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4/29/2015 Wireless Sensor Networks COE 499 Design Key Challenges Tarek Sheltami KFUPM CCSE COE 1.

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Presentation on theme: "4/29/2015 Wireless Sensor Networks COE 499 Design Key Challenges Tarek Sheltami KFUPM CCSE COE 1."— Presentation transcript:

1 4/29/2015 Wireless Sensor Networks COE 499 Design Key Challenges Tarek Sheltami KFUPM CCSE COE 1

2 2 Outline WSN Basic Components Key Design Challenges 4/29/2015

3 3 WSN Basic Components

4 4/29/ Low-Power Embedded Processor  Significantly constrained in terms of computational power  Run specialized component-based embedded operating system, such as TinyOS  May include nodes with greater computational power due to heterogeneity  Nodes incorporate advanced low-power design techniques, such as efficient sleep modes and dynamic voltage scaling to provide significant energy savings WSN Basic Components..

5 4/29/ Memory/Storage  Storage in the form of random access and read only memory includes both program memory and data memory  The memory and storage on board are often limited but most likely to improve over time 3.Radio Transceiver  Low-rate, short range wireless radio (10-100kbps, <100m), but expected to improve over time  Radio communication is the most power intensive operation and hence must incorporate energy efficient sleep and wakeup modes WSN Basic Components..

6 4/29/ Sensors  BW is very limited, so only low data rate applications are supported  Due to multi-model sensing, some devices my have several sensors on board  Sensors used are highly dependant on the application WSN Basic Components..

7 4/29/ Geopositioning System  Location is very important for sensor measurement  The simplest way to obtain positioning is to pre- configure sensor location at deployment, but this is not the case in many applications  WSN is mostly deployed in ad hoc fashion for outdoor operations, where fraction of the sensor nodes may be equipped with GPS  When some nodes equipped with GPS, other nodes must obtain their locations indirectly through network localization algorithms WSN Basic Components..

8 4/29/ Power Sources  WSN devices are battery powered for flexibility  Some fixed nodes may be wired to a continuous power source in some applications  Energy harvesting techniques may provide a degree of energy renewal in some cases  The finite battery energy, which is almost always the case in WSN, is the most critical resource bottleneck in most WSN applications WSN Basic Components..

9 4/29/20159  In a basic data-gathering applications, there is a node referred to as the sink to which all data from source sensor nodes are directed  The simplest logical topology for communication of gathered data is a single hop star topology, where all nodes send their data directly to the sink  In large area, a multi-hop tree structure may be used for data-gathering, in this case some nodes must act as routers WSN Basic Components..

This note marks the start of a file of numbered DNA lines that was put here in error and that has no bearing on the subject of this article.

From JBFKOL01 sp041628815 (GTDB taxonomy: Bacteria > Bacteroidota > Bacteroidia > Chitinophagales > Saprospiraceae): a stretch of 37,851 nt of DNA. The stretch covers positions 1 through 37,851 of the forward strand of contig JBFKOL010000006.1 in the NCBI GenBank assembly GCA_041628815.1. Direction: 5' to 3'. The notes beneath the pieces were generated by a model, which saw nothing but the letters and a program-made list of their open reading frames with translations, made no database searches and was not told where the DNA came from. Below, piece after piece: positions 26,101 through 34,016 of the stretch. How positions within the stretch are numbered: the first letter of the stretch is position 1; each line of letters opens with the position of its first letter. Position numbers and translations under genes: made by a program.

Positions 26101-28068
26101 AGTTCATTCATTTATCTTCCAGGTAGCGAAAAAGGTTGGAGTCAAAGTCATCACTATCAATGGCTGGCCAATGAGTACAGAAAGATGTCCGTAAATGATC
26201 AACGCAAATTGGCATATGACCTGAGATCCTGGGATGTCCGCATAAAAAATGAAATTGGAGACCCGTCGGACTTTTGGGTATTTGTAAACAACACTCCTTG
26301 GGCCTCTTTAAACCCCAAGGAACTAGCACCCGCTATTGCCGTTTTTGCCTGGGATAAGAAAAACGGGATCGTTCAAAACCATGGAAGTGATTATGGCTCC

10 4/29/ Energy Efficiency 2.Responsiveness 3.Robustness 4.Self-Configuration and Adaptation 5.Scalability 6.Heterogeneity 7.Systematic Design 8.Privacy and Security Key Design Challenges

11 4/29/ Extended Lifetime  WSN devices are severely energy constrained due to limitation of batteries  A typical alkaline battery provides about 50 watt-hours of energy, which lasts to less than a month of continuous operation for each node in full active mode  Replacing batteries for a large scale network is very expensive and infeasible  In many applications, it is necessary to provide guarantee that a network of unattended wireless sensors can remain operational for several years Design Key Challenges..

12 4/29/ Extended Lifetime..  Hardware improvements in battery design and energy harvesting will offer only partial solutions  As a result, most protocols are design explicitly with energy efficient as a primary goal 2.Responsiveness  One simple solution to extending network lifetime is to coordinate the efforts by switching sleep and wakeup modes periodically  Synchronizing such sleep schedules is challenging in itself  Long sleep periods can reduce the responsiveness and effectiveness of the sensor Design Key Challenges..

13 4/29/ Robustness  WSN is supposed to provide large-scale and fine grained coverage using large numbers of inexpensive devices  However, inexpensive devices can often be unreliable and prone to failures, especially if deployed in harsh or hostile environment  Therefore, protocols designers must have a built-in mechanisms to provide robustness  Performance of the network shouldn’t be sensitive to individual devices failures Design Key Challenges..

14 4/29/ Synergy  Moore’s law-type advances in technology have ensured that devices capabilities in terms of processing power, memory, storage, radio transceiver performance and even accuracy of sensing improve rapidly (given a fixed cost)  The challenge is to design synergistic protocols with ensure that the system as a whole is more capable than sum of the capabilities of its individual components  The protocol must provide as efficient collaborative use of storage, computation and communication resources Design Key Challenges..